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Experiencing multiple concussions increases a person’s risk of poor brain function later in life, a new study shows. People who experienced three or more concussions exhibited cognitive deficits that worsened with each subsequent concussion.
Researchers collected self-reported concussion histories from more than 5,700 adults between 50 and 70 years old. They administered cognitive tests to gauge changes in the participants' brain function every year for up to four years.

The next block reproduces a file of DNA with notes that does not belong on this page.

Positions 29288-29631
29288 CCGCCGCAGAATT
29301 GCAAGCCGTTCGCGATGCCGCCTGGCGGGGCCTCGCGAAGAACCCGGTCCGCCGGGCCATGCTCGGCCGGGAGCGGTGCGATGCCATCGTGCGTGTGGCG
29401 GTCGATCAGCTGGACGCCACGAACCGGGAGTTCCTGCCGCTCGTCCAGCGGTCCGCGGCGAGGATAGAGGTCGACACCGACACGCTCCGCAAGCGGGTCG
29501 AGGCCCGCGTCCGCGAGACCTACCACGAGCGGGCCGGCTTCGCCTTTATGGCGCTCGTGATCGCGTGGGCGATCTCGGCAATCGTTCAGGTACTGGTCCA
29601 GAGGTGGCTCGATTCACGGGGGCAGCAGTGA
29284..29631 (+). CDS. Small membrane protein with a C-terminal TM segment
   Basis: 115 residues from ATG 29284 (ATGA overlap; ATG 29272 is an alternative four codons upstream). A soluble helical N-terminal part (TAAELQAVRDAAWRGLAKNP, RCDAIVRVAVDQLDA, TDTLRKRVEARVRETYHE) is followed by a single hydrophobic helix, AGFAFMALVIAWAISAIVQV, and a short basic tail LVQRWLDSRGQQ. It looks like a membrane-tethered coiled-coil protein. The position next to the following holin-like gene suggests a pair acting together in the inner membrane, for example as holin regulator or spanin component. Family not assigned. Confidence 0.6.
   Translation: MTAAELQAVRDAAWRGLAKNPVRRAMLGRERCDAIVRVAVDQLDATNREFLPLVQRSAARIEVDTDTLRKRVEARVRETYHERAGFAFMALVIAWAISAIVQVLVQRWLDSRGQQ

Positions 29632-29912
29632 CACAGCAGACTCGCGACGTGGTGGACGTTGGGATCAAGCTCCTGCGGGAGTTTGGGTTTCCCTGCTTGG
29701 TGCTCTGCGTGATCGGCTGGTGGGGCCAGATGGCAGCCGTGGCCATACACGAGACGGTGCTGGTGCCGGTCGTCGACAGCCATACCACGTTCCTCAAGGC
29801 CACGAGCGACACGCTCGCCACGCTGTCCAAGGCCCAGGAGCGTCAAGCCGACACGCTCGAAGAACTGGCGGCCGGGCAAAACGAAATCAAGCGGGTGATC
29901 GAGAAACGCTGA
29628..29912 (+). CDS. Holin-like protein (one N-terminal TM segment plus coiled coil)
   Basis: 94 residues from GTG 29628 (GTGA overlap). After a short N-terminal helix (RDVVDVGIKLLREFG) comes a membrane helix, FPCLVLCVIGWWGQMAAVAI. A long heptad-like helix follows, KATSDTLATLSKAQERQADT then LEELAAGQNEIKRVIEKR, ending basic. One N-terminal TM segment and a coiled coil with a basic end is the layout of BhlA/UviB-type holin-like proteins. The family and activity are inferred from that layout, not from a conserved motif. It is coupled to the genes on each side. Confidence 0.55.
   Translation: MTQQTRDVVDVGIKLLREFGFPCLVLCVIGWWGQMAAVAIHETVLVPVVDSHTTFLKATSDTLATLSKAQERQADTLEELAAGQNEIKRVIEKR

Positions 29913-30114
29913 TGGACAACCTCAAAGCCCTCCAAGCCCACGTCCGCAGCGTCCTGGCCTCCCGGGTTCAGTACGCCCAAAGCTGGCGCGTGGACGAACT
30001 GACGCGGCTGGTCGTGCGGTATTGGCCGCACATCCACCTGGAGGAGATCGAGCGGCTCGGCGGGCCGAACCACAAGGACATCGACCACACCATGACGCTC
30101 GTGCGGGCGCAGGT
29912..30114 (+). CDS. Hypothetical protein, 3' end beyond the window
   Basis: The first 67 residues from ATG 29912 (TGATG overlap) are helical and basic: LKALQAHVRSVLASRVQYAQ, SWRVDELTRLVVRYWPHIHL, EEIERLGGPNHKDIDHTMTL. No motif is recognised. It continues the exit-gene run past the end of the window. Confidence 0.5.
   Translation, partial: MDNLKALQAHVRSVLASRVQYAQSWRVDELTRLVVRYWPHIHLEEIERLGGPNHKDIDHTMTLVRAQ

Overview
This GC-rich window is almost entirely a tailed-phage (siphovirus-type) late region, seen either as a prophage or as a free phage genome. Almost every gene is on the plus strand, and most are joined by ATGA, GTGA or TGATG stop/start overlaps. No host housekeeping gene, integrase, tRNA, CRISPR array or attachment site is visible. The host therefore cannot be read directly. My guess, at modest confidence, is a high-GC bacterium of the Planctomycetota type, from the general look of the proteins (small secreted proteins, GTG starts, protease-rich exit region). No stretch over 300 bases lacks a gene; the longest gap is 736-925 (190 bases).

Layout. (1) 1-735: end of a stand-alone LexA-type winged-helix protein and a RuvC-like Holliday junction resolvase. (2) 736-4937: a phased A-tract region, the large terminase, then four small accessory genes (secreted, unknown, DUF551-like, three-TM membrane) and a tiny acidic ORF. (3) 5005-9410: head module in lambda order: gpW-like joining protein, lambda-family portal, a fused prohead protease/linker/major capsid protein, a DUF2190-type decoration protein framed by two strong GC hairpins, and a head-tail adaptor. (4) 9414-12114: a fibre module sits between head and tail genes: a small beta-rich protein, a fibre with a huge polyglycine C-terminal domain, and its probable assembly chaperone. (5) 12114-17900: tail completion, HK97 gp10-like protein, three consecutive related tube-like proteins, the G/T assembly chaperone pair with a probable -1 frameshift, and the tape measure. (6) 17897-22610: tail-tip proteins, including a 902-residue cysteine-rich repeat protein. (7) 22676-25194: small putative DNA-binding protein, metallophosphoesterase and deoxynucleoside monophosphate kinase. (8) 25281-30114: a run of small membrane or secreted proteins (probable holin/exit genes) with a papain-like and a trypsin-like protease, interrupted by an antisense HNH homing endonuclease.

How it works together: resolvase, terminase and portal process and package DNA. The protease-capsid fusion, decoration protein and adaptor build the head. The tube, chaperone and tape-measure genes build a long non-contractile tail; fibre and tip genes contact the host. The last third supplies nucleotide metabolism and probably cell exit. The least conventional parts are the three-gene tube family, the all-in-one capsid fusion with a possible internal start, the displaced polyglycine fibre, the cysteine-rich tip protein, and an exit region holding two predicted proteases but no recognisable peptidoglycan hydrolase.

They found that participants who experienced three mild concussions in their lifetime had difficulty with attention and performing complex tasks later in life. Participants who experienced four mild concussions had difficulty with processing speed and working memory – an aspect of cognitive function that allows a person to remember information for relevant tasks. However, experiencing even one moderate-to-severe concussion impaired the participants' attention and the ability to perform complex tasks and process information.
These findings underscore the risks associated with even mild brain injury. Some evidence suggests that lactate and ketones may be beneficial in treating brain injury. Learn more in this clip featuring Dr. Dominic D'Agostino.
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